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Transparency standards: Institute of International Finance assesses data release practices

Author(s):
International Monetary Fund. External Relations Dept.
Published Date:
January 2000
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Among 27 emerging market economies surveyed by the Institute of International Finance (IIF), many have made progress in providing capital markets with data on their economies, according to an IIF report released on January 6. None of the economies fully satisfies all the standards, but the report, Data Release Practices of Emerging Market Economies: 1999 Assessment, gives high marks to nine economies—Argentina, Colombia, the Czech Republic, Israel, Mexico, Peru, Poland, Thailand, and Turkey–for their overall performance against the IIF’s benchmark standards. The standards focus on the comprehensiveness, timeliness, and frequency of data reported in 25 areas, including the external debt, gross reserves, and balance of payments. Although the IIF does not evaluate the quality of the data, it encourages the authorities of emerging market economies to supplement their data with explanations of methodology and sources.

A number of other countries have made considerable progress in meeting the standards since 1997, when the IIF first assessed the data release practices of emerging market economies, the report states. Included in this group are Argentina, Hong Kong SAR, Malaysia, the Philippines, Poland, and Thailand. The report notes that data provision in the Asian region, in particular, improved as a result of the renewed focus on transparency that grew out of the Asian financial crisis. China, Egypt, Kuwait, Morocco, Saudi Arabia, and Tunisia have also made progress in providing more complete and timely information in a number of categories, but continue to lag behind in meeting the overall data dissemination standards.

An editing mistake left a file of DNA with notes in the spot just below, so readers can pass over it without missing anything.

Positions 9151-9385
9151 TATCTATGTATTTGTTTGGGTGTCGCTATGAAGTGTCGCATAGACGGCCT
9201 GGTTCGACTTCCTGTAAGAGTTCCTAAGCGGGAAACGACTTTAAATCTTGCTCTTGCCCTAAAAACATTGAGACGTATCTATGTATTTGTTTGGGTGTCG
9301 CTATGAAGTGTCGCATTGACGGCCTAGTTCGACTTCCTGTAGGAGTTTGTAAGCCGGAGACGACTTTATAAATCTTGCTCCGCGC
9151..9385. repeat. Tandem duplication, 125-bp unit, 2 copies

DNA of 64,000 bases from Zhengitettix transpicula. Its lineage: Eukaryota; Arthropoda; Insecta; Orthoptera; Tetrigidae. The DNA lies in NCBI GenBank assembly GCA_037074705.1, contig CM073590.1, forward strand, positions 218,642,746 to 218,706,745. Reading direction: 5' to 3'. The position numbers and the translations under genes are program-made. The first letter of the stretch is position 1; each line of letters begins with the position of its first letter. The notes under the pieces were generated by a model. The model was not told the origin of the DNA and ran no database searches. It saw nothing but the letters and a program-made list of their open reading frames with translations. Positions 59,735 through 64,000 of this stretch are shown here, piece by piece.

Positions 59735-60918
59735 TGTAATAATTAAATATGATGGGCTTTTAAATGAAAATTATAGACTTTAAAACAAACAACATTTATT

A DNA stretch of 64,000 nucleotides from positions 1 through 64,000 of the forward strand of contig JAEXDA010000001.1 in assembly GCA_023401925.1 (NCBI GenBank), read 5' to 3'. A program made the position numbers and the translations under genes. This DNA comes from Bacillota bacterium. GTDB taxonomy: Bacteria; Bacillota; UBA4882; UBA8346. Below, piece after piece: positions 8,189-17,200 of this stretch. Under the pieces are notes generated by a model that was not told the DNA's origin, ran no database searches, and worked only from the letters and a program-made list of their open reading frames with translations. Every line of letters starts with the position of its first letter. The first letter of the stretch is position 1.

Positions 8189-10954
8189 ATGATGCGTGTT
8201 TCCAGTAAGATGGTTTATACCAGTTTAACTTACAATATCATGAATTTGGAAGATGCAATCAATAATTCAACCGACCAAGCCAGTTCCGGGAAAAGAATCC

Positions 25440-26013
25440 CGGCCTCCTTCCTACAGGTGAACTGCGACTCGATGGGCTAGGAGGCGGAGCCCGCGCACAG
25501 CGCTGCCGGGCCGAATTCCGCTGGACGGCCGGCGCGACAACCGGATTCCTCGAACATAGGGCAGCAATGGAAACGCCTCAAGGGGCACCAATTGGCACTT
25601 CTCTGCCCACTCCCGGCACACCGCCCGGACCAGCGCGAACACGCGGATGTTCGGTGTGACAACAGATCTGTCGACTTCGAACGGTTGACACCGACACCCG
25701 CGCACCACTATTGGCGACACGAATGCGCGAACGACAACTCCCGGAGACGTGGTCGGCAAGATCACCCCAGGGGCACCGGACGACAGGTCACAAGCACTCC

Despite significant and continuing progress among these economies, the report states that “serious shortcomings remain in certain areas that should be a particular focus of authorities’ efforts to improve data provision.” All the economies need to provide more regular and timely information about external debt amortization schedules, which is crucial for allowing lenders and investors to judge the sustainability of an economy’s external financing position. There is also scope for improvement in the reporting of data on gross reserves, including drains on reserves, and on fiscal accounts, especially for the public sector as a whole.

The 27 economies covered in the report are among the most important emerging markets in terms of global trade and production and the most active in international capital markets. The assessments are intended to improve transparency, thereby minimizing surprises, maximizing stability, and enhancing flows in emerging market finance. In discussing the report during the press conference announcing its release, IIF Deputy Managing Director and chief economist William Cline noted that, although no correlation had been established between greater transparency and increased market access, improvements could be expected in the future.

For more information about the IIF, including publication details about the report, see its website: http://www.iif.com.

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